“I s’pose I’ll call Bellevue, for all the good it’ll do. Those morons wouldn’t know how to pour piss from a boot with the directions written on the heel. Once I called to get some of Marlon’s blood test results and got transferred to dialysis, patient accounts and the lupus clinic before some idiot cut me off. I called twice before I just gave up and went over there.”
It didn’t count if the shoes were the same style and not the same color. The luck depended on an exact match.
“Ok, you try and I’ll try, too.”
It was easier on snowy or rainy days when just about everyone was wearing boots, but Liffy knew it meant better luck to find a match on a dry day. Like today.
Where did that stupid phrase ‘false dawn’ come from?
Magda was awake and shaking as the first fuzzy gray filled the ward. What was false about it? That wasn’t the question. Why did it fill her with sick dread? And that wasn’t really a question. It was unstoppable, this next rotten, pointless day and soon she’d have to deal with the next fucked up thing that had happened to her. Ancient rage rose and fell. What’s the use? The early morning Chinese fire drill erupted with the arrival of the nurse aides all jabbering away. As if anyone would want to try and get any sleep in a hospital.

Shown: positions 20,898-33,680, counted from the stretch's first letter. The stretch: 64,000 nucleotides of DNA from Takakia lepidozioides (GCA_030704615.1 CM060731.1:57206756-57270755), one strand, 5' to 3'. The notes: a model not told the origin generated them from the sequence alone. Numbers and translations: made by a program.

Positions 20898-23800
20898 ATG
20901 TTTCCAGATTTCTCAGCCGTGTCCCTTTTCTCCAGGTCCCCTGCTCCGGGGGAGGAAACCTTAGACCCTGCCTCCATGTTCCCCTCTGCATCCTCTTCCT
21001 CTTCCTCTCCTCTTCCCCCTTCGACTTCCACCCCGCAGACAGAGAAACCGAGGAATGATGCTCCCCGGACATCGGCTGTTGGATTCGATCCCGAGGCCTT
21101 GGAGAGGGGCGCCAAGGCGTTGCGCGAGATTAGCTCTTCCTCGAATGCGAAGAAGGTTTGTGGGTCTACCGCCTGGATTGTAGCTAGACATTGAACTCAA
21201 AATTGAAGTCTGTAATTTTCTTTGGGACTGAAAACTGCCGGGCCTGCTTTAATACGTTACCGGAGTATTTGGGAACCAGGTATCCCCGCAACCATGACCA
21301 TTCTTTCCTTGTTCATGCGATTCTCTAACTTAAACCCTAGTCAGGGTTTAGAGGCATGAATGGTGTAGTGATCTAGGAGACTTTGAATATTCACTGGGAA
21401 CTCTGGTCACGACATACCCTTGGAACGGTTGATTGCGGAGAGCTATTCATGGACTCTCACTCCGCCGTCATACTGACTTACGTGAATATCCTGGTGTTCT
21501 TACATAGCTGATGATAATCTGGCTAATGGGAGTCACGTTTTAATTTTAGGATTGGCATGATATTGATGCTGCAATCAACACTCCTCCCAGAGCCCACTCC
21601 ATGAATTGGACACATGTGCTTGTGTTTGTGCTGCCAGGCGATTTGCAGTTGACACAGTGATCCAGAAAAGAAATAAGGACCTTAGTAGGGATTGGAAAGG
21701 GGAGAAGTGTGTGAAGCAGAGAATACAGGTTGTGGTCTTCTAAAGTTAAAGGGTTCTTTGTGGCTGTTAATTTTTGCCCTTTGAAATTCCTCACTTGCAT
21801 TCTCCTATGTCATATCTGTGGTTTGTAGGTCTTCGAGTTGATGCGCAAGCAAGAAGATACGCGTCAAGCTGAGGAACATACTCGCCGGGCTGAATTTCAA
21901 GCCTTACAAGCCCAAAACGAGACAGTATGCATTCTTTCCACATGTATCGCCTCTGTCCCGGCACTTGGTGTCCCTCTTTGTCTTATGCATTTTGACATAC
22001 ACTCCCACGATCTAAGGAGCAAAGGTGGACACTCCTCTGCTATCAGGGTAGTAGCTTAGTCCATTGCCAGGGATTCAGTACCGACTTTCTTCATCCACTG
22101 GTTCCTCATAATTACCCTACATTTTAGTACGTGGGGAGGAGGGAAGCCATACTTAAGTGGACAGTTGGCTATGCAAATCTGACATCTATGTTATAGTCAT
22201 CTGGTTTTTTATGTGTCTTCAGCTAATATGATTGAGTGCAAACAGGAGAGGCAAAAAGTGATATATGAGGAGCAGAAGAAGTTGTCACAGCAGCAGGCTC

After they finished and Magda was left in a clean, dry bed the yammering in her head resumed. Out of the chatter her main theme emerged: everything had been fine until Liffy. If only she could have had a normal kid it would all have been different. Restless, unable to lay still, Magda tossed and shifted, kicking her right leg around. Her left leg inside the cast itched. She tried to ignore her crawling skin, the cold sweat that was already sliming the inside of her hospital gown.
It was only going to get worse.